This was a very dodgy game. The South hand is horrible and 4 really was lucky to make. Having said that, I believe that it is impossible to bid unless North super-accepts.J

 

 

Daves Column Here is Daves first problem on the play of the hand.

N-S vulnerable.

 

West East West North East South

Q73 K10542 1 1 1 (1) 3 (2)

K2 10 (1) 3 4 4 dbl

AQJ873 K9542 all pass

J8 107

(1)   5+ s

(2)   Sound raise to 3 or better.

 

South leads the Q to the K and A and East ruffed the 2nd round. East led a to the Q which won, North playing the 6. What now?

 


Daves Column answer Board 4 from Wednesday 9th

Dealer: 6 Book bidding

West A98753 West North East South

N-S vul 6 11 1 (1) 3 (2)

AK942 3 4 4 dbl

all pass

Q73 N K10542

K2 W E 10 (1) Showing 5+ s when playing negative doubles

AQJ873 S K9542 (2) An Unassuming cue bid showing a limit

J8 107 raise or better here.

AJ98

QJ64 South leads the Q to the K and A and East ruffed

10 the 2nd round. East led a to the Q which won, North

Q653 playing the 6. What now?

 

East has a common problem. If North has the J another lead will let East hold his trump losers to one, thus going down just one trick. This should be a fine result because N-S can surely make their 4 contract. They might even be able to make 6.

The trouble is that if East leads another and North shows out, it will mean that South started with AJ98. If declarer leads a from dummy he will find South with that holding, South will take two rounds of trumps and continue with s, making East use his last trump. That will mean east gets only four tricks down six, that is way over the value of N-Ss game.

The cure for East is to stop leading trumps. Lead s and let South ruff them. This line will lose three tricks, a and two s. Down three for minus 500, but still a good score against their vulnerable game. There is no need to fight for down one when the gain will be small and the risks huge.

 

And what happened at the Pattaya Bridge Club? 5*(W)-2, 5*-4, 4*-3 twice and 4(N)+2.

 

 

 

 

Daves 2nd Column Here is Daves 2nd input on the play of the hand.

 

North South West North East South

6 A1043 - - 1 pass

KQJ742 653 1 2 pass 2 (1)

98742 AQ 4 5 dbl all pass

8 J642

(1) Sound raise to 3 or better.

You are North, declarer in 5*. East leads the 8 which you win in dummy with the A, what do you do next?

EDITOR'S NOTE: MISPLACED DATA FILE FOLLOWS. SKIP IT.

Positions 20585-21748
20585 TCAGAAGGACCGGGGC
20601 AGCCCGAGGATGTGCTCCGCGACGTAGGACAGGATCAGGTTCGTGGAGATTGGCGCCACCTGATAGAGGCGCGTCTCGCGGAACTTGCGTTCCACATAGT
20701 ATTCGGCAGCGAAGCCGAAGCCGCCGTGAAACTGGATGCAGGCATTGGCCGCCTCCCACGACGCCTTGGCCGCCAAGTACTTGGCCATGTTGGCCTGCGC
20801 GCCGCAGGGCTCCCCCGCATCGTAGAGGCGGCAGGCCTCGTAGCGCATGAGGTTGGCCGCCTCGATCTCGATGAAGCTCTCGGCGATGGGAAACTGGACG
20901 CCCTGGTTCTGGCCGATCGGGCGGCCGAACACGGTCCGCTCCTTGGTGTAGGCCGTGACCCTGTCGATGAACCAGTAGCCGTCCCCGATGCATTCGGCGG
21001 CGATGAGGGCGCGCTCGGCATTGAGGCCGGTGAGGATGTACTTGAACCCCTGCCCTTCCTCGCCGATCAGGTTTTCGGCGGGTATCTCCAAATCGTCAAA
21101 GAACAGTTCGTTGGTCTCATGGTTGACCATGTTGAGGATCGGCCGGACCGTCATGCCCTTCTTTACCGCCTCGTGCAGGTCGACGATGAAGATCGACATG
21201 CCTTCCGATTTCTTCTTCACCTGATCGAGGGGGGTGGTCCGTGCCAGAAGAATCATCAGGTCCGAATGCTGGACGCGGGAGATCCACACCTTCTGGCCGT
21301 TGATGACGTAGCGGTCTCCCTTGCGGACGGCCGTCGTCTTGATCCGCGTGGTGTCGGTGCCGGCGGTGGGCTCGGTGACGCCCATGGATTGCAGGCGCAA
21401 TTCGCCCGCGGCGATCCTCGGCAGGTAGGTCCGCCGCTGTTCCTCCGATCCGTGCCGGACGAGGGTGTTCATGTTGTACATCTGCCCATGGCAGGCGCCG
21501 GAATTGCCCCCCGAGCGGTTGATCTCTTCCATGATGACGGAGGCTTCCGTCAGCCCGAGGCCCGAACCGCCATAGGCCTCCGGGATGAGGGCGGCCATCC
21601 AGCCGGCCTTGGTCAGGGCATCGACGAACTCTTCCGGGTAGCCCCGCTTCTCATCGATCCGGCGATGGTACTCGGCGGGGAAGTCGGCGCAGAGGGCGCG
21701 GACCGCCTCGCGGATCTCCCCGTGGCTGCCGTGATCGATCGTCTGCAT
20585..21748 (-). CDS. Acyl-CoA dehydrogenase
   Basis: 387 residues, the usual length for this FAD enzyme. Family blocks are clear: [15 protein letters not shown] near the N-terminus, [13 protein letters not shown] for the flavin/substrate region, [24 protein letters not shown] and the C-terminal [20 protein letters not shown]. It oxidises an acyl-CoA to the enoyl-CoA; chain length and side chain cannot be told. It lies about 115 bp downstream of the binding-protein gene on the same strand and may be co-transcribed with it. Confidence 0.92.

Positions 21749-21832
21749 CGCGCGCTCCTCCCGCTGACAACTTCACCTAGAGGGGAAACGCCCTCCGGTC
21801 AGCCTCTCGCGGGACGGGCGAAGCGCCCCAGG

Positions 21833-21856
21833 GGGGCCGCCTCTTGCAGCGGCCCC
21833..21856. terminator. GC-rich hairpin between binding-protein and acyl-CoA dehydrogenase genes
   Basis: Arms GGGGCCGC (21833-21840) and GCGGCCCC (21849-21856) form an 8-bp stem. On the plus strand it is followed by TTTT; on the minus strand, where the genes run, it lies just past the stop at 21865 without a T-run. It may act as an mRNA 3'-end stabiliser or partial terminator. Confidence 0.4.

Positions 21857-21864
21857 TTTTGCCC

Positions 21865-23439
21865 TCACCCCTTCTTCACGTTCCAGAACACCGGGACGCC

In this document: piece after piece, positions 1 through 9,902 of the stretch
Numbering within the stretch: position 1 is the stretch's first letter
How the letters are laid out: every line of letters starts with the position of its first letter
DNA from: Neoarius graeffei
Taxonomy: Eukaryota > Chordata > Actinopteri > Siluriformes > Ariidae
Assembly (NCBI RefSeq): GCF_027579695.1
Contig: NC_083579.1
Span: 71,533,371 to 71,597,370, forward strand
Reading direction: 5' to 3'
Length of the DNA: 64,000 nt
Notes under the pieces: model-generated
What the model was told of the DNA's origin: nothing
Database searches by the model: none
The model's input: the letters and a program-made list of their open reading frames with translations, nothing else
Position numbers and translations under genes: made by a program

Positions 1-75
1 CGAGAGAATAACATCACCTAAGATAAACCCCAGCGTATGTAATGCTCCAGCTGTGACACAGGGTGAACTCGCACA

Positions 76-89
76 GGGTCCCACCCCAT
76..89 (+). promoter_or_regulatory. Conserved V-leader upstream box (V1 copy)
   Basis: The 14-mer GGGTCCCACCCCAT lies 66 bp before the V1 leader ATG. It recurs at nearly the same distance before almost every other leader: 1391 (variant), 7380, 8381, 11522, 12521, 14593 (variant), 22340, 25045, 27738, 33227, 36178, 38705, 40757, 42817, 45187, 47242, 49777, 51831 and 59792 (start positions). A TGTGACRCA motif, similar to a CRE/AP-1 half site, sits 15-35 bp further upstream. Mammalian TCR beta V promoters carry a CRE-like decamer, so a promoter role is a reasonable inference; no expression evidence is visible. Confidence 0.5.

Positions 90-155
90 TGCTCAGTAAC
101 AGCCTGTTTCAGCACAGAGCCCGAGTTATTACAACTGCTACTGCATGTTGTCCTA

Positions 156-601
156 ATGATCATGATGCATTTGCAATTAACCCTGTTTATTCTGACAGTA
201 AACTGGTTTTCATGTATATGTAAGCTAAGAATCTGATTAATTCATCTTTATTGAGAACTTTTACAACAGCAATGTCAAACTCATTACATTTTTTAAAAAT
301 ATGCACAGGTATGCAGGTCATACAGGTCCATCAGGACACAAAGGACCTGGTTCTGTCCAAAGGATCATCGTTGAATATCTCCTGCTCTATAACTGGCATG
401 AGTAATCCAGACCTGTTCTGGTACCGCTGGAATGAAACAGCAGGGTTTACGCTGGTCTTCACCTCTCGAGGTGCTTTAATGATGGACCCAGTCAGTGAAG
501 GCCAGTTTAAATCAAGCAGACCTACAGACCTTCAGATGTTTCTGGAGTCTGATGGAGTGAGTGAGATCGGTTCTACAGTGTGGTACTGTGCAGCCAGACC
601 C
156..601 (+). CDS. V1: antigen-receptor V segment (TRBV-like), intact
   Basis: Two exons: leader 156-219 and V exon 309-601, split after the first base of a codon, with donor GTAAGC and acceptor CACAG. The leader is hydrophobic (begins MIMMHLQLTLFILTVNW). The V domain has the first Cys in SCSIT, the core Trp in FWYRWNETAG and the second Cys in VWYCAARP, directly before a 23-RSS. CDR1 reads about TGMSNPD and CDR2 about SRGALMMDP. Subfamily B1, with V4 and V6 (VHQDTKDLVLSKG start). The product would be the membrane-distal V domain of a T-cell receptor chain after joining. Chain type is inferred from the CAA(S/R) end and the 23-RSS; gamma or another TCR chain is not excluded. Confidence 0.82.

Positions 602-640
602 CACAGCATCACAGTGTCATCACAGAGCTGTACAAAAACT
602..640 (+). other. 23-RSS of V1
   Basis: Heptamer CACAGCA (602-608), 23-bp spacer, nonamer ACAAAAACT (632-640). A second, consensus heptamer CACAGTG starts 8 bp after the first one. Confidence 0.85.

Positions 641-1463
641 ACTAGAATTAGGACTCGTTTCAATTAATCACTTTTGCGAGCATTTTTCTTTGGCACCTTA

Daves 2nd Column answer Board 6 from Wednesday 9th

Dealer: 6 Book bidding

East KQJ742 West North East South

E-W vul 98742 - - 1 pass

8 1 2 pass 2 (1)

4 5 dbl all pass

KQJ972 N 85

9 W E A108 (1) A sound raise to 3 or better.

1065S KJ3

KQ7 A10953 East leads the 8, plan the play.

A1043

653

AQ

J642

 

In order to succeed declarer must find East with the K and s 3-3. Even though this situation existed, a few declarers failed as follows: A, to the K and A, return taken by the Q, to the Q, A, ruff, ruff.

 

- That left this position with the lead in dummy.

J74 Now, whether South leads a or a West will

98 play high and continue with the K and Easts

8 10 is promoted as the setting trick.

 

KQ N - Australian champion Bob Richman recognised

- W E 10 the danger and was one of the successful

-S -declarers in 5. He was able to avoid the

KQ7 A10953 trump promotion on the third round of s.

104 After taking the A, he played a at trick two,

- a scissors coup. Now West could not gain the

- lead later to play a 3rd and declarer had no

J642 problem. E-W can make 4 with careful play.

And what happened at the Pattaya Bridge Club? 5*-1, 4=, 4*-1 twice and 4-2.

 


3NT is usually better than 5/ Board 23 from Monday 7th

 

Dealer: A82 Table A

South J832 West North(A) East South

Both vul K73 - - - 1 (1)

1087 pass 1 pass 3

pass 4 (2) pass 5

Q943 N J107 all pass

105 W E KQ975

A9 S 102Table B

96542 KJ3 West North(A) East South

K65 - - - 1 (1)

A6 pass 1 pass 3

QJ8654 pass 3 (2) pass 3NT

AQ all pass

 

Table A: (1) I would have no problem with a 1NT opening with this hand.

(2) What did you bid with this North hand A in this weeks quiz? 4 with this totally flat hand cannot be right as there simply cannot be the values for 5 and this hand has no ruffing potential.

Table B: (2) This is the answer to question A. It is showing a stopper (it is not necessarily a 4-card suit as partner has denied 4 s) and suggesting that partner bid 3NT if he has the s stopped. The unsophisticated 3NT is a less attractive alternative.

 

And what happened? 5-2, 3NT+2, 3NT+1 twice, 1NT+2 and 2+1

The bottom lines.

-         Strive to get to 3NT rather than 5 of a minor if you have a balanced hand.

 

 

Bidding Quiz Answers

 

Hand A: 3, showing a stop and inviting partner to bid 3NT. A direct 3NT now is a less attractive alternative, its too good to pass and with this flat shape a raise to 4 is inappropriate.

Hand B: (a) Pass. Very clear, this is a poor 7 points with miserable s.

(b) Pass or 4. This is very close. You know partner is near maximum with 4 s, but this is a very poor hand. I actually bid 4 but am not particularly proud of the bid and it was lucky to make. I would not have bid it if not partnering a good declarer player (two out of four made 4 and two made only 9 tricks).

Hand C: 3, a super-accept. With 4 trumps, the 10 and near max with prime cards and a doubleton, this is just a bit too good to simply complete the transfer

Hand D: Pass. Pretty obvious I know, but one player did find 2 and went for 800.

 

Bidding Sequence Quiz

 

E 1NT pass 2 pass 3 is generally played as game forcing, promising a 4-card

2 pass 3 major and a 5-6 card suit, although many do play the sequence as weak by agreement.

 

       

 Ron Klinger web site